Background: Blood levels of high low-density lipoprotein cholesterol (LDL-C), high triglycerides (TG), and low high-density lipoprotein cholesterol (HDL-C) have been associated with increased risk of cardiovascular disease (CVD). The long-term comparative CVD risk associated with these 3 major lipid classes in various combinations is, however, unknown.
Methods: A total of 3,501 participants of the Framingham Offspring Study (mean age 51 ± 10 years, 56% women) without CVD at baseline were followed up for incident CVD between 1987 and 2011. Participants were grouped according to baseline lipid values into 8 distinct categories to compare the prognostic significance of values within an optimal range to Third Report of the National Cholesterol Educational Program-defined high LDL-C (> 130 mg/dL), high TG (> 150 mg/dL), and/or low HDL-C (< 40 mg/dL) in various combinations using multivariable-adjusted Cox regression models.
Results: On follow-up (median 20.2 years), 724 (21%) had new-onset CVD. Adjusted for confounders and compared with the group with optimal lipid values, hazards ratios and population-attributable risks (PARs) were as follows: isolated low HDL-C, 1.93 (95% CI 1.37-2.71), PAR = 3.1%; isolated high LDL-C, 1.28 (1.03-1.59), PAR 6.4%; isolated high TG, 1.35 (0.91-1.98), PAR = 1.1% (not significant); low HDL-C and high LDL-C, 1.82 (1.33-2.49), PAR = 3.9%; low HDL-C and high TG, 1.74 (1.28-2.37), PAR = 3.9%; high LDL-C and high TG, 1.52 (1.12-2.07), PAR = 6.4%; and high LDL-C, high TG and low HDL-C 2.28 (1.73-3.02), PAR = 7.5%.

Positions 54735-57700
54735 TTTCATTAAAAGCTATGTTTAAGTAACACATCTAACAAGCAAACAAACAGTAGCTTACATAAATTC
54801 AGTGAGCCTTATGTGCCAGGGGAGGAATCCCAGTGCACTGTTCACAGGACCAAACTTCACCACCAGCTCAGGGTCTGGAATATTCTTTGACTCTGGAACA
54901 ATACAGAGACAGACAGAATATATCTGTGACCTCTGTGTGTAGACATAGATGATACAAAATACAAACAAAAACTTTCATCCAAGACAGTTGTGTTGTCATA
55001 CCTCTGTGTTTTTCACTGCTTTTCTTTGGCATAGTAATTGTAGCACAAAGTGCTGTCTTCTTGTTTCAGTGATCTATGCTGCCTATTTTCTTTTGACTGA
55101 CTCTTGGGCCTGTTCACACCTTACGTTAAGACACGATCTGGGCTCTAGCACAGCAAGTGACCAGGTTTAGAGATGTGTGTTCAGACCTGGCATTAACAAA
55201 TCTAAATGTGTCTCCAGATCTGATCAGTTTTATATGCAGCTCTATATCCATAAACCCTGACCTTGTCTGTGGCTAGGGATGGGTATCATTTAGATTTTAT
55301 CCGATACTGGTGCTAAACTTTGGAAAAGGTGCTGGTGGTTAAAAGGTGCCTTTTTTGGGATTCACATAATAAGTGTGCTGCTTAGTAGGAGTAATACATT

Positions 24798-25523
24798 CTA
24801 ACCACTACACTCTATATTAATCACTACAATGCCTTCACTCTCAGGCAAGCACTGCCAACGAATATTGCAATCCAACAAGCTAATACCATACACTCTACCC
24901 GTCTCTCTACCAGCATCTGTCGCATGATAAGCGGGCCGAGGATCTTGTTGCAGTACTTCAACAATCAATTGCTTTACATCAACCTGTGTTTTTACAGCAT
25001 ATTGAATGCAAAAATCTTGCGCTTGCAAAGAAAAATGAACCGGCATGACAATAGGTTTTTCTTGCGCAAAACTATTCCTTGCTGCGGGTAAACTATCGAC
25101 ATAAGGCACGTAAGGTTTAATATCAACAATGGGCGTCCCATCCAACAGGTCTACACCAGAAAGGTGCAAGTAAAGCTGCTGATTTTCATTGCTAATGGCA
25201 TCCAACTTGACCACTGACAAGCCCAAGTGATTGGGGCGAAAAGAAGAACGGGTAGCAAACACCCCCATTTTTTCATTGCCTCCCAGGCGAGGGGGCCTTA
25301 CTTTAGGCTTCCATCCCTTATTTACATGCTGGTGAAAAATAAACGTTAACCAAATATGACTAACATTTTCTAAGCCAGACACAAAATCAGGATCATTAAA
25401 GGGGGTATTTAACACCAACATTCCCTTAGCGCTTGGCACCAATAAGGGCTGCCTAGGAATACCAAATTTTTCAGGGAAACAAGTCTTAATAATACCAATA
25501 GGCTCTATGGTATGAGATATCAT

Conclusions: Aside from isolated hypertriglyceridemia, low levels of HDL-C, high levels of LDL-C, and high levels of TG in any combination were associated with increased risk of CVD.
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